The Quest For Theseus

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The Quest for Theseus by Anne G Ward W R Connor Ruth B Edwards Simon TidworthPreface Reynolds Higginspublished format Hardcoveracquired borrowedread July rating Before

29. The Quest for Theseus by Anne G. Ward, W. R. Connor, Ruth B. Edwards & Simon TidworthPreface: Reynolds Higginspublished: 1970format: Hardcoveracquired: borrowedread: July 4-7rating: 3½Before stumbling across this title on my Mother's-in-law bookshelf a few years ago, it never really occurred to me to think about Theseus all that much, or his myth. That seems a bit odd in hindsight, even if he wasn't in Homer in any significant way or in Hesiod that I can remember. Because, Theseus is everywhere. From memory, the Theseus myth begins with political seduction at conception, and grows to include his discovery of his own parentage, adventures as a youth, discovery by his father, his voluntary capture by Cretans to be sacrificed to the Minotaur, and his killing of the Minotaur with the help of Ariadne's string, symbolically representing Athen's rise over fallen Crete. Ariadne was a daughter of King Minos. Theseus's abandonment of Ariadne on an uninhabited island, and his marriage to her sister Phaedra. Later, Phaedra would fall for Hyppolytus, a son of Theseus through an Amazon mistress. Phaedra tried to seduce and then ruin Hyppolytus, committing suicide in the process. But Theseus kept going. He kidnaps of Helen (who was later rescued), fights off the Centaurs for Pirithous, another king who then ties Theseus into a visit to the underworld where both kings are trapped, but Theseus, or most of him anyway, is rescued from the underworld by Hercules. Add to this his dalliance with Medea, and his mythical origins of Athens' power and democracy (an anachronism). He was, in the mythological spectrum, Athens' statement of prominence.The myth of Theseus is both ridiculous and awesome, terrible and quite moving, a flawed hero.This books itself is a very odd one that I quite enjoyed, even found a bit inspiring, despite its flaws. The problem with the book is that the mixture of authors is uneven. Three humble decent authors contribute to the myth of Theseus and how is was used and developed politically and artistically through time. But the prominent author is Anne Ward, who wants to whole book revolve around archeology with the idea that archeology can somehow prove the truth under the Theseus myth. That this is science backwards, and unprofessional doesn't give her pause. Honestly, she was such a poor writer and scientist (an archeologist) that I couldn't even dislike her or skip her contributions, but found them awfully entertaining. Presenting herself offhand as superior in all her archeological insight, she mixed really interesting archeological finds routinely with statements that undermine all she presented. She continually professes absolute and unjustified assurance in "archeological" interpretations that were very plainly suspect. Some I know are far from current thought. She is, to put frankly, ridiculous. Maybe because of the contrast, or maybe because they just had really interesting info, the other three authors stand out with what I found really reasonable, interesting and sometimes perspective changing summaries of the history of the myth. For example, it was really interesting to see how Athenian leaders would use and manipulate the Theseus myth to help their own political interests. But mainly, it was just nice to rethink all the Greek mythologies through Theseus and his perspective. It's interesting how all this stuff ties to together so neatly, despite so many contradictions.Anyway, a mixed book, one for those drawn to the title, and willing to overcome my warnings above.Contributions, by author:Anne G. Ward - Intro and conclusion plus five terrible chapters on archaeologyRuth B. Edwards - two chapters on the origins and evolution of the Theseus mythsW. R. Connor - one chapter on the use of the Theseus myths in classical AthensSimon Tidworth - three chapters on Roman, Renaissance to Romanticism and modern use of the Theseus mythsReynolds Higgins - 5 paragraph "preface"Popular The Quest For Theseus By Anne G. Ward W.R. Connor go inside Ebook Theseus, myth or fact One of the most fascinating and well researched surveys on the subject.. Anne G. Ward W.R. Connor Is a well-known author, some of his books are a fascination for readers like in the The Quest For Theseus book, this is one of the most wanted Anne G. Ward W.R. Connor author readers around the world. . Popular Books The Quest For Theseus 29. The Quest for Theseus by Anne G. Ward, W. R. Connor, Ruth B. Edwards & Simon TidworthPreface: Reynolds Higginspublished: 1970format: Hardcoveracquired: borrowedread: July 4-7rating: 3½Before stumbling across this title on my Mother's-in-law bookshelf a few years ago, it never really occurred to me to think about Theseus all that much, or his myth. That seems a bit odd in hindsight, even if he wasn't in Homer in any significant way or in Hesiod that I can remember. Because, Theseus is everywhere. From memory, the Theseus myth begins with political seduction at conception, and grows to include his discovery of his own parentage, adventures as a youth, discovery by his father, his voluntary capture by Cretans to be sacrificed to the Minotaur, and his killing of the Minotaur with the help of Ariadne's string, symbolically representing Athen's rise over fallen Crete. Ariadne was a daughter of King Minos. Theseus's abandonment of Ariadne on an uninhabited island, and his marriage to her sister Phaedra. Later, Phaedra would fall for Hyppolytus, a son of Theseus through an Amazon mistress. Phaedra tried to seduce and then ruin Hyppolytus, committing suicide in the process. But Theseus kept going. He kidnaps of Helen (who was later rescued), fights off the Centaurs for Pirithous, another king who then ties Theseus into a visit to the underworld where both kings are trapped, but Theseus, or most of him anyway, is rescued from the underworld by Hercules. Add to this his dalliance with Medea, and his mythical origins of Athens' power and democracy (an anachronism). He was, in the mythological spectrum, Athens' statement of prominence.The myth of Theseus is both ridiculous and awesome, terrible and quite moving, a flawed hero.This books itself is a very odd one that I quite enjoyed, even found a bit inspiring, despite its flaws. The problem with the book is that the mixture of authors is uneven. Three humble decent authors contribute to the myth of Theseus and how is was used and developed politically and artistically through time. But the prominent author is Anne Ward, who wants to whole book revolve around archeology with the idea that archeology can somehow prove the truth under the Theseus myth. That this is science backwards, and unprofessional doesn't give her pause. Honestly, she was such a poor writer and scientist (an archeologist) that I couldn't even dislike her or skip her contributions, but found them awfully entertaining. Presenting herself offhand as superior in all her archeological insight, she mixed really interesting archeological finds routinely with statements that undermine all she presented. She continually professes absolute and unjustified assurance in "archeological" interpretations that were very plainly suspect. Some I know are far from current thought. She is, to put frankly, ridiculous. Maybe because of the contrast, or maybe because they just had really interesting info, the other three authors stand out with what I found really reasonable, interesting and sometimes perspective changing summaries of the history of the myth. For example, it was really interesting to see how Athenian leaders would use and manipulate the Theseus myth to help their own political interests. But mainly, it was just nice to rethink all the Greek mythologies through Theseus and his perspective. It's interesting how all this stuff ties to together so neatly, despite so many contradictions.Anyway, a mixed book, one for those drawn to the title, and willing to overcome my warnings above.Contributions, by author:Anne G. Ward - Intro and conclusion plus five terrible chapters on archaeologyRuth B. Edwards - two chapters on the origins and evolution of the Theseus mythsW. R. Connor - one chapter on the use of the Theseus myths in classical AthensSimon Tidworth - three chapters on Roman, Renaissance to Romanticism and modern use of the Theseus mythsReynolds Higgins - 5 paragraph "preface"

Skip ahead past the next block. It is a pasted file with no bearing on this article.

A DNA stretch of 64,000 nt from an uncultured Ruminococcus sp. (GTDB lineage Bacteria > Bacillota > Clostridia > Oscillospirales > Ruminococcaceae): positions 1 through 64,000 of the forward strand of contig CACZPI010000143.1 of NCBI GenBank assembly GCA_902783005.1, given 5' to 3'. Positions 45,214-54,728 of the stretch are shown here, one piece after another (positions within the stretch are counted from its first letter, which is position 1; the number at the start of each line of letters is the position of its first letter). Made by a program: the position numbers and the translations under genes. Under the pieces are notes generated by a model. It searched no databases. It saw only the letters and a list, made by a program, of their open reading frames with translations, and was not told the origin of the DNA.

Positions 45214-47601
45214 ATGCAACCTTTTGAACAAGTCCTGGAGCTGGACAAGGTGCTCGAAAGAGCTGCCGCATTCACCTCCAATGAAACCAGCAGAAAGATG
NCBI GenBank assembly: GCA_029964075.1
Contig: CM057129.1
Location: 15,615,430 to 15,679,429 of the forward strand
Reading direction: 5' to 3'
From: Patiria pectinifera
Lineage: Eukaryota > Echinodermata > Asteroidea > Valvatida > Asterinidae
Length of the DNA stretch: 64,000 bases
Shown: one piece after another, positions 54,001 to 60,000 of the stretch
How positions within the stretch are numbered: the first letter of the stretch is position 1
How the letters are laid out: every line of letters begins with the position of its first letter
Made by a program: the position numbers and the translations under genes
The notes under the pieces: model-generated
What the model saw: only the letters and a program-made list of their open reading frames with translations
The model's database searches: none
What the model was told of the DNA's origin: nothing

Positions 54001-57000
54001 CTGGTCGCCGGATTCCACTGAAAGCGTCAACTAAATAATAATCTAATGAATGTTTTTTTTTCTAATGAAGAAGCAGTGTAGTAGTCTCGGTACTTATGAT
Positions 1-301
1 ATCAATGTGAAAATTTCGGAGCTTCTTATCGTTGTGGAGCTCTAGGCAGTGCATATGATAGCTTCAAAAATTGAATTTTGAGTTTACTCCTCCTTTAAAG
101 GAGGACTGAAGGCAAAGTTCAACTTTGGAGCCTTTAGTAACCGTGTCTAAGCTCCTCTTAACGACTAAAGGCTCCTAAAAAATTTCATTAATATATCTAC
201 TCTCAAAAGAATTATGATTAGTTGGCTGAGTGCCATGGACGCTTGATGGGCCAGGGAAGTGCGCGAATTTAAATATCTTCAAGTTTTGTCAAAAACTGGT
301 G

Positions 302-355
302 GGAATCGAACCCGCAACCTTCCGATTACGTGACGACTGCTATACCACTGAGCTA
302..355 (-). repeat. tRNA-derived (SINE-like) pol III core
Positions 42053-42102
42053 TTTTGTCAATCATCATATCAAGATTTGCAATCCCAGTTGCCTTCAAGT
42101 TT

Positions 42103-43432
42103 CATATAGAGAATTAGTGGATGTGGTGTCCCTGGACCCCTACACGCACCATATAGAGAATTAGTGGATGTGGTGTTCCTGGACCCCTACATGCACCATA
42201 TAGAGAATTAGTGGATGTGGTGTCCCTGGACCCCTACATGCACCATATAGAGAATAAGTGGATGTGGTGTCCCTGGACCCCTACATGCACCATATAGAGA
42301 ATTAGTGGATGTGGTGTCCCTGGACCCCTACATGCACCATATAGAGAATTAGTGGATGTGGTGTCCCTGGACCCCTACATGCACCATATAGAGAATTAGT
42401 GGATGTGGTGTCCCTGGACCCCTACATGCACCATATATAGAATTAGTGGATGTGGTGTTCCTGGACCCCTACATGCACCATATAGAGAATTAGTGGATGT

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    Anne G. Ward W.R. Connor Is a well-known author, some of his books are a fascination for readers like in the The Quest For Theseus book, this is one of the most wanted Anne G. Ward W.R. Connor author readers around the world.

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  • 29 The Quest for Theseus by Anne G Ward, W R Connor, Ruth B Edwards Simon TidworthPreface Reynolds Higginspublished 1970format Hardcoveracquired borrowedread July 4 7rating 3 Before stumbling across this title on my Mother s in law bookshelf a few years ago, it never really occurred to me to think about Theseus all that much, or his myth That seems a bit odd in hindsight, even if he wasn t in Homer in any significant way or in Hesiod that I can remember Because, Theseus is everywhere From memory [...]